Belgium, Scotland, France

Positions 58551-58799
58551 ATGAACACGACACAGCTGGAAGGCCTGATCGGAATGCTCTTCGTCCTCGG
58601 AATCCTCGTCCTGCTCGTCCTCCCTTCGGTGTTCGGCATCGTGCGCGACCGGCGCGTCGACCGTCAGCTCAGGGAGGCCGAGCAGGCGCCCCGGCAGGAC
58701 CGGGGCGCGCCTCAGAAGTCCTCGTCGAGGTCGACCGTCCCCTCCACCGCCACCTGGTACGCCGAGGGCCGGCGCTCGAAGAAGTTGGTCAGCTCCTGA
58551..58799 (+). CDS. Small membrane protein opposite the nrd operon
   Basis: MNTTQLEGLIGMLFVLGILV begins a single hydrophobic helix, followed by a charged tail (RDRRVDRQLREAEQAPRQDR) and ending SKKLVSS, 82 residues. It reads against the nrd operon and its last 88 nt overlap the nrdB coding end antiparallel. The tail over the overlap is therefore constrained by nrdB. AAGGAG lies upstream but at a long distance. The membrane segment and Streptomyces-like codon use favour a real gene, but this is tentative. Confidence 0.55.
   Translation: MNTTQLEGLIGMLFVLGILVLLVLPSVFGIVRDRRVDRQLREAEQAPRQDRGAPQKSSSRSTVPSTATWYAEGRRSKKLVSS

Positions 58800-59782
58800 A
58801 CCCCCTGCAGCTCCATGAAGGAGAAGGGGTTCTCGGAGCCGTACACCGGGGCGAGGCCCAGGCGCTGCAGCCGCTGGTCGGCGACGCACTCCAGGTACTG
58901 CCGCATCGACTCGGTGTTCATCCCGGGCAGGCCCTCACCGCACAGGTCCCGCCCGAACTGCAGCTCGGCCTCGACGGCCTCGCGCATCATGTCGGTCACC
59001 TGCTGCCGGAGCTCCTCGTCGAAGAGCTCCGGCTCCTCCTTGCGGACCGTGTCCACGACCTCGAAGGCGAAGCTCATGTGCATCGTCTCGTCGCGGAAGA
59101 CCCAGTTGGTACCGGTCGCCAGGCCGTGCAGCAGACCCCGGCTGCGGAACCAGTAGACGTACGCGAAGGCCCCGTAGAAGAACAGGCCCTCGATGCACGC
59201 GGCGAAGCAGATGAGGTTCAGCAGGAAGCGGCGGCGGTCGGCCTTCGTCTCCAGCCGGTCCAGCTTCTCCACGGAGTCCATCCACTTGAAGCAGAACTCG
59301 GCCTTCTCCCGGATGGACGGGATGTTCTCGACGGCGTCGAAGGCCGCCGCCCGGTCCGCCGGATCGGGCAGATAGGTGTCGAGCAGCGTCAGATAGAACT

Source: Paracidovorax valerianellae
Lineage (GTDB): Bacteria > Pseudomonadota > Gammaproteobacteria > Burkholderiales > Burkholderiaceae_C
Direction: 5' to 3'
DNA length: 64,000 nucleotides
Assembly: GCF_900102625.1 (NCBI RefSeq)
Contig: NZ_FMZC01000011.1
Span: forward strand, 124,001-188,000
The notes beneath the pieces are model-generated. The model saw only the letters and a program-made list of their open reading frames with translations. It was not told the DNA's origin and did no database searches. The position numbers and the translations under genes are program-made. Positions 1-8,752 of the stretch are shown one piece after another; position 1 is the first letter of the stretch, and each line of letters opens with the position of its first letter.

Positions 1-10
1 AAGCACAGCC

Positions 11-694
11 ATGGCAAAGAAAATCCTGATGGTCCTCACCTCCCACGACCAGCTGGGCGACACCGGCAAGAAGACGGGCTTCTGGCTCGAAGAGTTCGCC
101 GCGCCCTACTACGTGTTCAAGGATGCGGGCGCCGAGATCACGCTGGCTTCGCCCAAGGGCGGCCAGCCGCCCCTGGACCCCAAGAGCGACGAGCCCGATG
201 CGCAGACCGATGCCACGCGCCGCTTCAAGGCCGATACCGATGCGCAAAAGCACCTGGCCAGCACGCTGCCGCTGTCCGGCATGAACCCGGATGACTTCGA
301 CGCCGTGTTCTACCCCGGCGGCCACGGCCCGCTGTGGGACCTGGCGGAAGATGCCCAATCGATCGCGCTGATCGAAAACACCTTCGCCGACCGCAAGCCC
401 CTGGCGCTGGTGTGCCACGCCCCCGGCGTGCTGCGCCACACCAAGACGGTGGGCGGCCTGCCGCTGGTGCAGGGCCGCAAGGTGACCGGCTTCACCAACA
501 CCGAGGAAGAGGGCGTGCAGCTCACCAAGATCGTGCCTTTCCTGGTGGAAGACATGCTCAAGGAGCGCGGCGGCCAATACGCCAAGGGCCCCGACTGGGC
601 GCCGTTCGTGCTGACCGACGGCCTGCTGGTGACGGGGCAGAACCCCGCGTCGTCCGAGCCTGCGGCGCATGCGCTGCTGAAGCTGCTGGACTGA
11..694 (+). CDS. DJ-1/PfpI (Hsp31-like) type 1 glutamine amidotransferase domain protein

Belgium: Msgr. Léonard succeeds Cardinal Danneels A historical changeover in Belgium: after having guided the archdiocese of Malines-Bruxelles for thirty years archbishop Cardinal Godfried Danneels passes the baton to Msgr. André-Mutien Léonard, previously serving as Bishop of Namur. The news, that was circulating in Belgium for the past few days, became official on January 18 with a note of the Vatican press office announcing that the Holy Father accepted the renunciation of the pastoral guidance of the archdiocese of Malines-Bruxelles submitted by Cardinal Godfried Danneels and appointed Metropolitan archbishop Msgr. André-Mutien Léonard to same office. The two prelates released the news to the press during a highly-attended press conference. Cardinal Danneels thanked Msgr. Léonard for having accepted such committing assignment and invited the faithful of the archdiocese to collaborate with him. With a certain sense of humour the Cardinal underlined the different personalities of the two archbishops. “If it’s a matter of DNA – he said – ours is different”. But then, he added, “the menu does not change if it’s served by someone else”, inferring that Church mission is one. Also Msgr. Léonard prefers not to speak of a “rupture” since “we share the basic tenets”. He then added: “Here I have a lot to learn. For me it’s the beginning of a stimulating task that gives me the opportunity for renewal on the personal plane and in the framework of my pastoral ministry. It is a major challenge that requires first of all addressing the areas of the new mission”. Cardinal Danneels was born in Belgium in 1933 and has served as bishop of Malines-Bruxelles since 1979. Msgr. André-Mutien Léonard was born May 6 1940 in Jambes, in the diocese of Namur (Belgium). He received his priestly ordination on July 19 1964 for the diocese of Namur. From 1970 to 1991 he was professor of philosophy at the Catholic University of Louvain-la-Neuve. In 1978 he was appointed dean of the “Saint-Paul” University Seminary in Louvain-la-Neuve. He has been a member of the International Theological Commission. Scotland: looking forward to an “ad limina visit”During their ad limina visit to the Vatican City (next February 3-6), Scottish bishops will ask Benedict XVI to grant major emphasis to the theme of education during his visit in September. The Catholic magazine Tablet reported the news conveyed by Father Paul Conroy, Secretary General of the Scottish Bishops’ Conference. Education is a field where the Scottish Church operates with great success. Indeed, the marks of Catholic schools’ pupils are above the national average and the government pledged its support. This year also recurs the 600th anniversary of the foundation of St. Andrew’s school, the most ancient school in Scotland (1413). Still, according to the Tablet, another subject on the agenda of the Scottish bishops for the ad limita visit that will take place alongside the visit of the bishops of England and Wales, is the problem of the seminaries. The only Catholic seminary still existing in Scotland, the Scotus College in Glasgow, was shut down last year due to the low number of vocations and today the priests are registered in the Catholic College of Rome in Maynooth, Ireland. “The bishops will wish to show they adequately provided to the spiritual formation of the seminarians”, said Father Conroy, specifying that “the Pope’s visit to Scotland, in the framework of his apostolic visit to England, is not sure yet”. France: the blog of Msgr. Falco Léandri is a successOn January 19 the diocese of Gap and Embrun celebrated the 5th anniversary of the creation of the diocesan blog. Over 500.000 world visitors logged on the website during Christmas, a remarkable number for a region with a population of 140.000. In commenting on the initiative, the diocesan bishop, Msgr. Jean-Michel di Falco Léandri, who is also the president of the European Bishops’ Commission for the Media (CEEM), said the figures are “impressive” and underlined that the blog is translated in a fourth language, which attracted visitors from across the world (from Pakistan to Uganda). The remarkable number of surfers registered in the blog must prompt us to reflect on “what it is these people are seeking”. While if on the one side – said the bishop who is also present on facebook – the presence of clearly Christian websites on the internet can be viewed as “positive”, on the other it is “difficult” for those who don’t usually go to church to “discern” what is authentically Christian. To celebrate the anniversary, the French blog launched a public competition open to all its visitors on the most significant picture of 2009.

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